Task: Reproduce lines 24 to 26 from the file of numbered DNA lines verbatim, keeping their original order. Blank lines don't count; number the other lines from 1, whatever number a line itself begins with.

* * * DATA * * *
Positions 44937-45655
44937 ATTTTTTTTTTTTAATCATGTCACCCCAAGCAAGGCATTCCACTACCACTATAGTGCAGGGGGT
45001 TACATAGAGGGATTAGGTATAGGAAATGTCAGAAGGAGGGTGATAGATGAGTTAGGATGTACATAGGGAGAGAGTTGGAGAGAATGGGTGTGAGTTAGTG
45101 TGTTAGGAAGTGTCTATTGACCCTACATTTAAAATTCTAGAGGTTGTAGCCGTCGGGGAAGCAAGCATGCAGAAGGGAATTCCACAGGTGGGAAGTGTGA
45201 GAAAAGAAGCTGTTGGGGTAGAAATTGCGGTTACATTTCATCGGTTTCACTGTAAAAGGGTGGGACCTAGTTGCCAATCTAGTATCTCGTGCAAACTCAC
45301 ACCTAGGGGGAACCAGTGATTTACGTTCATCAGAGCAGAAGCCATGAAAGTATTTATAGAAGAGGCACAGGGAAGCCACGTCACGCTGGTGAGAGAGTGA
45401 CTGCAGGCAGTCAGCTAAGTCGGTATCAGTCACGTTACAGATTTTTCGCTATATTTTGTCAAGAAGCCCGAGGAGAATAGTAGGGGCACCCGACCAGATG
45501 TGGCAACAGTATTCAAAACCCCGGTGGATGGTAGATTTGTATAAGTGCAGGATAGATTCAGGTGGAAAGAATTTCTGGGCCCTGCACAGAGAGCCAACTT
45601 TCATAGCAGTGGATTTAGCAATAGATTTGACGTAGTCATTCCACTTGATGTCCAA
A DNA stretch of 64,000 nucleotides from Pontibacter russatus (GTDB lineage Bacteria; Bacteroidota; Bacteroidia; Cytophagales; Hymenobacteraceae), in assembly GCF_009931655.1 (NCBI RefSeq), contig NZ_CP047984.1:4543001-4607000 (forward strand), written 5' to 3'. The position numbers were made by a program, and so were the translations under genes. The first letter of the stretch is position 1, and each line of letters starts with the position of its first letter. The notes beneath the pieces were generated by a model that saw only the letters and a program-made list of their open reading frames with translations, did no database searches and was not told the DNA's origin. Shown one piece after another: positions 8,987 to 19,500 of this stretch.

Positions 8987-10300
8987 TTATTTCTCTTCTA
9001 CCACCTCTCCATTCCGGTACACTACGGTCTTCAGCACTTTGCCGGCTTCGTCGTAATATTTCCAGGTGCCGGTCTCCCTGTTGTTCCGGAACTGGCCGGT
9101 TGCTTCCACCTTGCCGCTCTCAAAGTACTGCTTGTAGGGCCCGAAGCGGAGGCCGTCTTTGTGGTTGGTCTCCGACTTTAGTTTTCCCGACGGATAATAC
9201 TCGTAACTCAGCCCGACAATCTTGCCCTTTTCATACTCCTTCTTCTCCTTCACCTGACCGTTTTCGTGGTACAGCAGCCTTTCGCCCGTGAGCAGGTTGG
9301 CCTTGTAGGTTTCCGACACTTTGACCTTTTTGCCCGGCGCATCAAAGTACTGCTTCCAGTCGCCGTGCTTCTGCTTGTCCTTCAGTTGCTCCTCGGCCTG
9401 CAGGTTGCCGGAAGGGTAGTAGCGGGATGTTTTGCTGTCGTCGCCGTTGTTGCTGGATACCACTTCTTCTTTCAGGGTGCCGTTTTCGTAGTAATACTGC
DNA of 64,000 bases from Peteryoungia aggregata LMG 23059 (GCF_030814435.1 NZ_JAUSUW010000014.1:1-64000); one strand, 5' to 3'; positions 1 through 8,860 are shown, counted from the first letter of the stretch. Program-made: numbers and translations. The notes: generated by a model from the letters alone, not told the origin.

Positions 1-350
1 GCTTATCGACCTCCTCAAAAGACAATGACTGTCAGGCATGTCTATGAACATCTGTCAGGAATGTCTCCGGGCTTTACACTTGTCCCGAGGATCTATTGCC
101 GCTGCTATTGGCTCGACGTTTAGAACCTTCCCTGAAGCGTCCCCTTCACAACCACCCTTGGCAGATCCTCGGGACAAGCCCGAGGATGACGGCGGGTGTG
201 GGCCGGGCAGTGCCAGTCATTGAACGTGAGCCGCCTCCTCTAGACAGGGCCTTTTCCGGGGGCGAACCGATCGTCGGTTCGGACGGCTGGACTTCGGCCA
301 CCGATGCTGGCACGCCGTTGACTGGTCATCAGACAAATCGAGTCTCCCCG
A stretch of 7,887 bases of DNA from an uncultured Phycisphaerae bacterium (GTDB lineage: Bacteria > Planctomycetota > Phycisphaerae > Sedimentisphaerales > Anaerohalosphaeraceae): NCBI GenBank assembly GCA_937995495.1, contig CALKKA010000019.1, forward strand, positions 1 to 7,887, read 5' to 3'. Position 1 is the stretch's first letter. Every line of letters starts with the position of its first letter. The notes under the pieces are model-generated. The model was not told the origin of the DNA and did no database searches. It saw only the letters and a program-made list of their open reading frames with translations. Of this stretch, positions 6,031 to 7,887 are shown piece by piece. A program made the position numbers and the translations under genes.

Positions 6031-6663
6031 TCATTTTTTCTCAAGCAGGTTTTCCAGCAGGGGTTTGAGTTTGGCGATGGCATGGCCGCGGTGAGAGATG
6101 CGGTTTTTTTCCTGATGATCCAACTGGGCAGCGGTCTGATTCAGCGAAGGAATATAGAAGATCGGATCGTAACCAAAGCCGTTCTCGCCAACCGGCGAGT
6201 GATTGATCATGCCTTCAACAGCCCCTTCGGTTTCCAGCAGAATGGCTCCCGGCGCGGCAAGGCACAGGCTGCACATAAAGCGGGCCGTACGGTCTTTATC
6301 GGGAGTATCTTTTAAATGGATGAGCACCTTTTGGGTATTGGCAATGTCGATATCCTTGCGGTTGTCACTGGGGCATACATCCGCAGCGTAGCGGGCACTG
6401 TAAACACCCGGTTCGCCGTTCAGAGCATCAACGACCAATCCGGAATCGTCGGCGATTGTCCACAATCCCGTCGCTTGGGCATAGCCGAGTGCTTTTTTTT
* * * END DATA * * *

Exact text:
A stretch of 7,887 bases of DNA from an uncultured Phycisphaerae bacterium (GTDB lineage: Bacteria > Planctomycetota > Phycisphaerae > Sedimentisphaerales > Anaerohalosphaeraceae): NCBI GenBank assembly GCA_937995495.1, contig CALKKA010000019.1, forward strand, positions 1 to 7,887, read 5' to 3'. Position 1 is the stretch's first letter. Every line of letters starts with the position of its first letter. The notes under the pieces are model-generated. The model was not told the origin of the DNA and did no database searches. It saw only the letters and a program-made list of their open reading frames with translations. Of this stretch, positions 6,031 to 7,887 are shown piece by piece. A program made the position numbers and the translations under genes.

Positions 6031-6663
6031 TCATTTTTTCTCAAGCAGGTTTTCCAGCAGGGGTTTGAGTTTGGCGATGGCATGGCCGCGGTGAGAGATG